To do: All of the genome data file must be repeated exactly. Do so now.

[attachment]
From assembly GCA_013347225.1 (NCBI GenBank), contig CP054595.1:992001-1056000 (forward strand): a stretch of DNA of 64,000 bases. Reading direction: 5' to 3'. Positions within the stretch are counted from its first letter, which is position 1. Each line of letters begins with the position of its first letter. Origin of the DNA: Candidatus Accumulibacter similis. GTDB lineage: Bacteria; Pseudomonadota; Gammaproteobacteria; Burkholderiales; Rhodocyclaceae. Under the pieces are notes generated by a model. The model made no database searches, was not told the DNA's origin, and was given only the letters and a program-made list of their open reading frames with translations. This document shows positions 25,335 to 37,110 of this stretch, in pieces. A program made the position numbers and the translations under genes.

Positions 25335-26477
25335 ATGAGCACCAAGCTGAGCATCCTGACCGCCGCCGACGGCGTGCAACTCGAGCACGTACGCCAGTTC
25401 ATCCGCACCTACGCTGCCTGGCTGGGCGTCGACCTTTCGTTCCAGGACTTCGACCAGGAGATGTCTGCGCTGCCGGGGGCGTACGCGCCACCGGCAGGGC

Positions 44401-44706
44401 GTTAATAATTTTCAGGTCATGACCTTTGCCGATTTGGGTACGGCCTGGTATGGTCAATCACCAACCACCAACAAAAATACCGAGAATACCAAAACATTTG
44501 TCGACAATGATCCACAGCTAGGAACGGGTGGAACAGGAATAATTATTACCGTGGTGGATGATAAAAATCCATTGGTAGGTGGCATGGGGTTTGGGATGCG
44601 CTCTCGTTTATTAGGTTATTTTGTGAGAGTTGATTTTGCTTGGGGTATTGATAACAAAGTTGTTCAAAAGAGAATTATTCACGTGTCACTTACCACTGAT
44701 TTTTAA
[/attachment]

From assembly GCA_013347225.1 (NCBI GenBank), contig CP054595.1:992001-1056000 (forward strand): a stretch of DNA of 64,000 bases. Reading direction: 5' to 3'. Positions within the stretch are counted from its first letter, which is position 1. Each line of letters begins with the position of its first letter. Origin of the DNA: Candidatus Accumulibacter similis. GTDB lineage: Bacteria; Pseudomonadota; Gammaproteobacteria; Burkholderiales; Rhodocyclaceae. Under the pieces are notes generated by a model. The model made no database searches, was not told the DNA's origin, and was given only the letters and a program-made list of their open reading frames with translations. This document shows positions 25,335 to 37,110 of this stretch, in pieces. A program made the position numbers and the translations under genes.

Positions 25335-26477
25335 ATGAGCACCAAGCTGAGCATCCTGACCGCCGCCGACGGCGTGCAACTCGAGCACGTACGCCAGTTC
25401 ATCCGCACCTACGCTGCCTGGCTGGGCGTCGACCTTTCGTTCCAGGACTTCGACCAGGAGATGTCTGCGCTGCCGGGGGCGTACGCGCCACCGGCAGGGC

Positions 44401-44706
44401 GTTAATAATTTTCAGGTCATGACCTTTGCCGATTTGGGTACGGCCTGGTATGGTCAATCACCAACCACCAACAAAAATACCGAGAATACCAAAACATTTG
44501 TCGACAATGATCCACAGCTAGGAACGGGTGGAACAGGAATAATTATTACCGTGGTGGATGATAAAAATCCATTGGTAGGTGGCATGGGGTTTGGGATGCG
44601 CTCTCGTTTATTAGGTTATTTTGTGAGAGTTGATTTTGCTTGGGGTATTGATAACAAAGTTGTTCAAAAGAGAATTATTCACGTGTCACTTACCACTGAT
44701 TTTTAA